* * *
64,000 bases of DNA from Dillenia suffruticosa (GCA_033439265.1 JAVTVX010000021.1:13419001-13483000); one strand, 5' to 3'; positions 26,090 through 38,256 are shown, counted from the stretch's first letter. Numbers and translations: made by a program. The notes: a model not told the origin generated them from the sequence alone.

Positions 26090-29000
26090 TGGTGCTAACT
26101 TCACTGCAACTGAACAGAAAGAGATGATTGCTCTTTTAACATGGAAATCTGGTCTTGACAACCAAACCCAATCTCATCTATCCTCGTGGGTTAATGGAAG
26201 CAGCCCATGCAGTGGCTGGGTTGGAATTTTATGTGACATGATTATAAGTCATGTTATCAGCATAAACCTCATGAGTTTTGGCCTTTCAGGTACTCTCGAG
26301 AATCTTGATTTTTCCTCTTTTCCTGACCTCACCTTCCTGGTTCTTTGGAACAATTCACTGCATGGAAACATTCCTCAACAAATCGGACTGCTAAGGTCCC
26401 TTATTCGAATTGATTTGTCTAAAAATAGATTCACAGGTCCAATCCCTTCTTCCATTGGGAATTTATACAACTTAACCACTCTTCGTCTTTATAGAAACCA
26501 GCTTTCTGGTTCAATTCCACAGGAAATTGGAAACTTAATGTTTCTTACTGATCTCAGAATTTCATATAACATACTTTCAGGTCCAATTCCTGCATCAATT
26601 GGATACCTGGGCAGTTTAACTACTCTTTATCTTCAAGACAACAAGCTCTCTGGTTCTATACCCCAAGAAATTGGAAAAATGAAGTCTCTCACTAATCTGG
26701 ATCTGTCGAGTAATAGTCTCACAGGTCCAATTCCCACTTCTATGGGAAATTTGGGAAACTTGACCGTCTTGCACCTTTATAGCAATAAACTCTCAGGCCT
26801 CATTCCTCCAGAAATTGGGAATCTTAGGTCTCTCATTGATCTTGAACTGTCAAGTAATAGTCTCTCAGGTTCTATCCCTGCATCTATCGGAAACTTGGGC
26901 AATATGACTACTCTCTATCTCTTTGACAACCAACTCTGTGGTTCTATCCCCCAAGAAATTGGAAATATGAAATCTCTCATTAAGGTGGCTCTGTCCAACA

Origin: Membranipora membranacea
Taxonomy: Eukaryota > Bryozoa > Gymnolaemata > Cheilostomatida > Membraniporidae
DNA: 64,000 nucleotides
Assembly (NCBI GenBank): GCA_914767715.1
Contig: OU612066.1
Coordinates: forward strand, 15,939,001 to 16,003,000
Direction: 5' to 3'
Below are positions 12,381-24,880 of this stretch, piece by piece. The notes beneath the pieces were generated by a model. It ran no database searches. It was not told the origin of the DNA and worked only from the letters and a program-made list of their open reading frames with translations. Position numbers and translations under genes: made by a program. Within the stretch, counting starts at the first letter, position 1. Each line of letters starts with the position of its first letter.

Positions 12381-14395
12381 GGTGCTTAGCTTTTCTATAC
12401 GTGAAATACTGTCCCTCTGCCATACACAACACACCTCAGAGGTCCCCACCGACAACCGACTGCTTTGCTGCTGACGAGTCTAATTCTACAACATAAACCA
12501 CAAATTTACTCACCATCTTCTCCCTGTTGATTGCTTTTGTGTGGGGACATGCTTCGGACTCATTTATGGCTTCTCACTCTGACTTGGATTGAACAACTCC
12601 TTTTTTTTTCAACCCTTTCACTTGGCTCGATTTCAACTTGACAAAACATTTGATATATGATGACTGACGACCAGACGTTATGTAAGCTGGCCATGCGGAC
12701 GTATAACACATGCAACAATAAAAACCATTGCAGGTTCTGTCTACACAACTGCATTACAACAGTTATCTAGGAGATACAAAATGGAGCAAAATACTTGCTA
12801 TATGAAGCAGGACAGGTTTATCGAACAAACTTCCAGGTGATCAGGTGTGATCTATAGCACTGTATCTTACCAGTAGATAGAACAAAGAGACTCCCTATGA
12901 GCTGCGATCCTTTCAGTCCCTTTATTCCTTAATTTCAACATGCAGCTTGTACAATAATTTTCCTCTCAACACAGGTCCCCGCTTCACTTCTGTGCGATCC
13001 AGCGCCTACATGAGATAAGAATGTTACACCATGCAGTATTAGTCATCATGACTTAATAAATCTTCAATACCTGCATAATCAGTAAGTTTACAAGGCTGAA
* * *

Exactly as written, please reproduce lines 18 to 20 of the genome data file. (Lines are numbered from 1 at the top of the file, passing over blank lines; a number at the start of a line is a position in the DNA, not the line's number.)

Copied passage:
Coordinates: forward strand, 15,939,001 to 16,003,000
Direction: 5' to 3'
Below are positions 12,381-24,880 of this stretch, piece by piece. The notes beneath the pieces were generated by a model. It ran no database searches. It was not told the origin of the DNA and worked only from the letters and a program-made list of their open reading frames with translations. Position numbers and translations under genes: made by a program. Within the stretch, counting starts at the first letter, position 1. Each line of letters starts with the position of its first letter.